Despite having written about the powersports industry for half a year, neither this writer nor the rest of the Powersports Finance team had ever actually ridden a motorcycle.
Check that off the list.
The team took the trip to the Bronx, New York, to get a hands-on experience with riding at a Motorcycle Safety Foundation’s (MSF) Introductory Motorcycle Experience last Tuesday.
Facilitated by the Motorcycle Safety School, which holds various riding classes in the New York area, the Introductory Motorcycle Experience is meant to give those curious about riding their first taste of the vehicle. Over the course of our two-hour lesson, the Powersports Finance team learned all about the basics of motorcycles for a fee of $90 for each attendee.
“Everybody’s got to learn someway, whether they are self-taught, a friend teaches them, or they take a formal class,” Ray Ochs, the vice president of training systems at MSF, told Powersports Finance. “Obviously, we prefer the formal class because it’s well-researched and it’s got an extensive training component and a pretty extensive mental component, which means talking about riding perception and how good you are as a car driver. That’s a big part of it because bad car drivers typically make bad motorcycle riders.”
The first hour of the class was a walkthrough of the various functions and apparatuses of the bike, such as how to safely turn it on, check that it’s in neutral, and the location of the brakes and clutch.
After learning all the basics of the motorcycle, it was time to begin riding. Being an introductory course, we could only ride back in forth in a straight line to get a basic feel for how the bike moves and how to react while riding. Our instructor emphasized multiple times that riding is a very mental experience. Just keeping your eyes forward plays a crucial role in making calm, safe decisions.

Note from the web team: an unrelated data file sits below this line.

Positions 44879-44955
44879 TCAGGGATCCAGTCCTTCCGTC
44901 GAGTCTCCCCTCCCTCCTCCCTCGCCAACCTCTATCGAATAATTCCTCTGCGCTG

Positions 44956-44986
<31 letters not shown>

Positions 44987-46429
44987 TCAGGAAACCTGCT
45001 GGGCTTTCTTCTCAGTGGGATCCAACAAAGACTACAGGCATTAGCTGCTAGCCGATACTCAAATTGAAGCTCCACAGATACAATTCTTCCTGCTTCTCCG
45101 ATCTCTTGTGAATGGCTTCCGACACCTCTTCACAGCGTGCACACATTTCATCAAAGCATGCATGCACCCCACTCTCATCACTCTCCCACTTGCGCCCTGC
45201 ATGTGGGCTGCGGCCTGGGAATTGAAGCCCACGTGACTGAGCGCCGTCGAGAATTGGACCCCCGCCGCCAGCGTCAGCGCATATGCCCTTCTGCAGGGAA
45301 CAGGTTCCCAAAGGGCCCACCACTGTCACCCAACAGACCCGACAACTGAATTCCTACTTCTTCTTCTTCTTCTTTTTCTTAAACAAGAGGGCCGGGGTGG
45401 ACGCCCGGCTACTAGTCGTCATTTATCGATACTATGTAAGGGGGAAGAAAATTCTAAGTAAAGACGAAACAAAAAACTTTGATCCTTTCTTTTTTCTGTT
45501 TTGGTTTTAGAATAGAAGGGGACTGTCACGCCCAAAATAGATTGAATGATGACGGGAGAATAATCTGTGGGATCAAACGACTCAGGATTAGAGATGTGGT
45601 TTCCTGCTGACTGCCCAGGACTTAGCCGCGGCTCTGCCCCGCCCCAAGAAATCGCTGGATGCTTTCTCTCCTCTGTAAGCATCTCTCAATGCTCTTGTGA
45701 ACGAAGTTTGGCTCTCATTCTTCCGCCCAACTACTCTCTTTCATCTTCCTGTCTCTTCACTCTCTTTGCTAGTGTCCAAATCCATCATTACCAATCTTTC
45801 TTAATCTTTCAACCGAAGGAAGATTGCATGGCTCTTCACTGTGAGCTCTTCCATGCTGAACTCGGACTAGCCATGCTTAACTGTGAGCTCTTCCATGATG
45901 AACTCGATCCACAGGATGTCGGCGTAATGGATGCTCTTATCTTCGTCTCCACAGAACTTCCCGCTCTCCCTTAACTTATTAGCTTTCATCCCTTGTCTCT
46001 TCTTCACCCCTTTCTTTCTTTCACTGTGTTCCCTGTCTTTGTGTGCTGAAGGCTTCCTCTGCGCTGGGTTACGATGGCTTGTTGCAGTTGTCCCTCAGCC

“It’s more than just a physical skill,” Ochs said. “It’s a skill for the eyes and mind, more than of the hands and feet. People want to learn those hands-and-feet parts and manipulate everything, but we want to give better safety messages. We don’t want anybody getting hurt or having any incidents during the training.”
Assuming that the consumer has gotten bit by the motorcycle bug, they can then sign up for the Basic RiderCourse, MSF’s more extensive training program. Bundling a three-hour online course, a five-hour class lesson, and 10 hours of riding, the Basic RiderCourse covers the basics of operating a motorcycle and safety-oriented mental strategies for those serious about pursuing riding.
In the majority of states, the Basic RiderCourse is a “license waiver program.” The course concludes with a skill and knowledge test, which, if passed, means that a rider won’t have to do those at the Department of Motor Vehicles. The fee for a motorcycle license application varies state-to-state. For example, California, one of the most popular states for riding, charges a $35 fee vs New York, where a license application costs between $68 and $83.
On a national scale, about 30% to 40% of those who complete MSF’s training courses go on to acquire a motorcycle license. MSF also provides courses for experienced riders who wish to enhance their skill set.
This writer’s conclusion? I get why people would want to ride motorcycles. They’re fun!